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10 Idioms About Books You Should Start Using Today

Book geeks express their love for reading in many ways. Using book idioms can be one of them.

Some of the phrases, like “in someone’s good books,” are associated with positive feelings or actions. However, the word “book” can be also used to describe things in negative light. The example is “to bring someone to book.”

There is probably only one idiom on the list that most people know and use – “don’t judge the book by it’s cover.” What about the other nine? Your knowledge of idioms about books is not a closed book, is it?

Idioms about books - a closed book

a closed book

1. something that you accept has completely ended Example: As far as she is concerned, her marriage is a closed book.

2. something or someone that is very difficult to understand Example: I’m afraid accountancy is a closed book to me.

Idioms about books - an open book

an open book

something or someone that is easy to know about because nothing is kept secret Example: Her life is an open book.

Idioms about books - read someone like a book

read someone like a book

to be able to understand easily what someone is thinking or feeling Example: I know what you’re thinking – I can read you like a book.

Idioms about books - the oldest trick in the book

the oldest trick in the book

a dishonest method of doing something that you know about because it has been used many times before Example: Flattery is the oldest trick in the book, so don’t fall for it!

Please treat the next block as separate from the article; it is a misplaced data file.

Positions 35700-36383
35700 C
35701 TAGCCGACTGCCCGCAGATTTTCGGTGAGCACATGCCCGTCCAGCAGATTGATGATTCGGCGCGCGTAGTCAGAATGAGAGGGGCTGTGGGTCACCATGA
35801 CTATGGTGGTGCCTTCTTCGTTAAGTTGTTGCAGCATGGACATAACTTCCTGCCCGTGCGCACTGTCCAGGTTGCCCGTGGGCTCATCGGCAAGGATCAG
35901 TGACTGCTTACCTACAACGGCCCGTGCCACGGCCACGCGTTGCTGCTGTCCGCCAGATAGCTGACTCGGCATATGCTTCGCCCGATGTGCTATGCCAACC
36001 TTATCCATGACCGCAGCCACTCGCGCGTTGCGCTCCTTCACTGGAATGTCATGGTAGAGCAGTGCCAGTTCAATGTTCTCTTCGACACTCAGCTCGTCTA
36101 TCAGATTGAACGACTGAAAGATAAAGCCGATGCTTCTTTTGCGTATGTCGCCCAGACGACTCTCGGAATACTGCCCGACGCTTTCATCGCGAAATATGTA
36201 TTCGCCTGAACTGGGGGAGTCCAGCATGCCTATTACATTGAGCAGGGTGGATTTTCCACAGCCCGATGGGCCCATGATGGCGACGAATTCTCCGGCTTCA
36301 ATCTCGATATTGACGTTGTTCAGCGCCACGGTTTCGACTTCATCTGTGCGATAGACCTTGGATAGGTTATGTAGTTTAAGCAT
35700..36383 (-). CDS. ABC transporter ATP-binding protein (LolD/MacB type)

Idioms about books - in someones good books

in someone’s good books

used for saying that someone is pleased with you Example: I’m trying to get back in her good books.

Idioms about books - by the book

by the book

correctly, following all the rules or systems for doing something in a strict way Example: He always tried to do everything by the book.

Idioms about books - bring someone to book

bring someone to book

to punish someone, or to make them explain their behavior publicly when they have done something wrong Example: If policemen have lied, then they must be brought to book.

Idioms about books - take a leaf out of someones book

take a leaf out of someone’s book

to copy what someone else does because they are successful at doing it Example: They should take a leaf out of industry’s book and pay both management and staff on results.

Idioms about books - dont judge a book by its cover

don’t judge a book by its cover

used for saying that you should not form an opinion about someone or something only from their appearance

Idioms about books - cook the books

cook the books

to change accounts and figures dishonestly, usually in order to get money

10 idioms about books - infographic


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